Malaysian can Breathe Easier this year with less expected Haze
Photo Credit: Mae Chevrette via Flickr
Malaysian will be able to breathe easy this year – literally so. The country will experience a less severe case of the annual transboundary haze that has been a periodic blight on air quality across much of Malaysia. That’s because Indonesia, where the haze originates, is making sure to rein in many of the open fires that local farmers set for clearing land.
Apart from some hotspots in Sumatera and Kalimantan, Indonesian authorities will curb the use fire for large-scale land-clearing, according to Natural Resources and Environment Minister Wan Junaidi Tuanku Jaafar. He credited intense pressure on Indonesia from Malaysia and Singapore for putting a stop to many of the fires this year.
In recent years Indonesia has come in for plenty of flak from its two neighbors for its raging agricultural fires – set by both large palm oil companies and smallholders – in East Sumatra, South Sumatra, and parts of Kalimantan on Indonesian Borneo. The fires, which invariably have devastating environmental effects, often spiral out of control and spread to nearby forests, wreaking havoc on local ecosystems. Smoky haze from the fires, which can spread as far as the Philippines, Thailand and Vietnam, often ends up covering much of Malaysia and Singapore for weeks and months at a time.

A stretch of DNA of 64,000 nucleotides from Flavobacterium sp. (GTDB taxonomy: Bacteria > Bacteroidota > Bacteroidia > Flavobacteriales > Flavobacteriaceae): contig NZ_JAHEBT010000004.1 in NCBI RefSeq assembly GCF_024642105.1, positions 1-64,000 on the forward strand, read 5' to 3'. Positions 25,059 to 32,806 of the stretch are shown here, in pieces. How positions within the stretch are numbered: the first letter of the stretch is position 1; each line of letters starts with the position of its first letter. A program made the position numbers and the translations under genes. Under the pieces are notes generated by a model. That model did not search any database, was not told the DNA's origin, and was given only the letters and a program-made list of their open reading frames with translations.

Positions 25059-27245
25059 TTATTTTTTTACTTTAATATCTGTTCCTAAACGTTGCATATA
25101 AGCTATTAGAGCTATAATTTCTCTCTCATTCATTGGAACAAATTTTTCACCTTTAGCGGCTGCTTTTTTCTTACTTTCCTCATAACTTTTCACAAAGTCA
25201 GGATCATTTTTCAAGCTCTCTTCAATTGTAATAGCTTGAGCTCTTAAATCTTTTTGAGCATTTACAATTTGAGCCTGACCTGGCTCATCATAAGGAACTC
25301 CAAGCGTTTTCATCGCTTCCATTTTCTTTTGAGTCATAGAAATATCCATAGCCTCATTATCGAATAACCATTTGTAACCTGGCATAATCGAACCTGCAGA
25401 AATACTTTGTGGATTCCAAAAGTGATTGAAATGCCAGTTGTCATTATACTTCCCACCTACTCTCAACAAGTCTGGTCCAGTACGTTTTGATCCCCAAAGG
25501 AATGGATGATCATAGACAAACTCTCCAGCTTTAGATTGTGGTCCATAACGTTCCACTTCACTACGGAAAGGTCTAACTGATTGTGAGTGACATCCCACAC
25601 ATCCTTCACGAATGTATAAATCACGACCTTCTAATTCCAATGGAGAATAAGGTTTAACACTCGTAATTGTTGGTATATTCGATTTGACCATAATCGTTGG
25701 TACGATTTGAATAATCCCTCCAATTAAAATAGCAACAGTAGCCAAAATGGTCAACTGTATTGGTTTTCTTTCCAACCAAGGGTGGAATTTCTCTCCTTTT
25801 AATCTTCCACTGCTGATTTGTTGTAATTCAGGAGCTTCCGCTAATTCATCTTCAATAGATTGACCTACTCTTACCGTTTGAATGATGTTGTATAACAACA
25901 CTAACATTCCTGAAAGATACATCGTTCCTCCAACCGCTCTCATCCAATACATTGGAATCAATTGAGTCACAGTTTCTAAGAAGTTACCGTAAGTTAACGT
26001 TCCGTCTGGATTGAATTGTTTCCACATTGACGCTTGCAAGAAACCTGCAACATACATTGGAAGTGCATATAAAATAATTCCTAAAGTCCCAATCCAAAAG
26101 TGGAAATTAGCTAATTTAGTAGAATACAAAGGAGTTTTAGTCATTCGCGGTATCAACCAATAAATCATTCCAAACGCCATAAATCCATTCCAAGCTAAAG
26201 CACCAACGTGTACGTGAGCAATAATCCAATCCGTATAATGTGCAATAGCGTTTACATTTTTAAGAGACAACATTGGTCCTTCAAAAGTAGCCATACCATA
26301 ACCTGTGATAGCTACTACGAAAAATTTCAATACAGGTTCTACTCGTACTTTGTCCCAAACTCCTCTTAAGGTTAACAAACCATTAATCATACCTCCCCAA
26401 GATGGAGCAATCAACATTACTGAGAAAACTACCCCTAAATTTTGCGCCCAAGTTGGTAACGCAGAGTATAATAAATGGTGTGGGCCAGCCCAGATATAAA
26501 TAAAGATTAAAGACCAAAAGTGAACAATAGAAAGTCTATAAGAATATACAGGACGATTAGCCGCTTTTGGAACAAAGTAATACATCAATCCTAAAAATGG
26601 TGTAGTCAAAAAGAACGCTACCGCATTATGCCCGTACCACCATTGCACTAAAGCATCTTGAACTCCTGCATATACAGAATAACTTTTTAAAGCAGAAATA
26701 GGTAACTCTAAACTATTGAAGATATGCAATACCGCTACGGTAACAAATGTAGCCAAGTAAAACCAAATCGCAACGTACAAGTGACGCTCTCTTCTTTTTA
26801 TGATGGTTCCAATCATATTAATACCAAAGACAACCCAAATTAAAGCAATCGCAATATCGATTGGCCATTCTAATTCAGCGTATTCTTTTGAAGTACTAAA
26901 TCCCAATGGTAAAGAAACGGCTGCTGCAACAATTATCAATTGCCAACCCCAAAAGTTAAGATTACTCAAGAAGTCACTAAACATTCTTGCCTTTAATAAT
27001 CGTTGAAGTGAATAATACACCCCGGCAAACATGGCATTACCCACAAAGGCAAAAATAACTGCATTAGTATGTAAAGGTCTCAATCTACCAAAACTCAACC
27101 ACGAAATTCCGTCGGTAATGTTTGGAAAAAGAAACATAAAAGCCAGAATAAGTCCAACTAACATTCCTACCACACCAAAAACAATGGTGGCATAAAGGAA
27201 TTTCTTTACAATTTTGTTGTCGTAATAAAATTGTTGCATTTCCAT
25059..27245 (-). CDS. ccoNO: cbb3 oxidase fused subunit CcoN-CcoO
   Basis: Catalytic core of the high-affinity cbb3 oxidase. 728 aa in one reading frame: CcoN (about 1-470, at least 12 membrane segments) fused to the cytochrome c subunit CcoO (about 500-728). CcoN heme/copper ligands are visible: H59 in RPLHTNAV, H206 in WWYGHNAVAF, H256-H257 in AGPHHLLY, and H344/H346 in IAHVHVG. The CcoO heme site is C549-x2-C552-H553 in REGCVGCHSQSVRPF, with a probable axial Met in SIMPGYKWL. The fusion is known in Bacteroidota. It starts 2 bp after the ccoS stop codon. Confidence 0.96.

The noxious fumes can pose acute health hazards to millions of citizens by increasing the incidence of respiratory, pulmonary, cardiac and other diseases. Air pollution can also increase the chances of strokes and trigger or exacerbate other debilitating conditions. According to government figures, last year’s massive haze, which in some areas saw the Pollutants Standards Index soar to 2,000 (or 20 times the recommended level), caused around half a million people to develop respiratory illnesses of various kinds in Indonesia alone.
Forest fires can also destroy vast tracts of forest while simultaneously releasing large amounts of carbon dioxide into the atmosphere, thereby contributing to climate change. Peat fires are especially hard to put out and can carry on smoldering for months. Ironically, some of the larger corporations that are suspected to have been behind periodic forest fires in rural Kalimantan and Sumatra have Malaysian and Singaporean owners.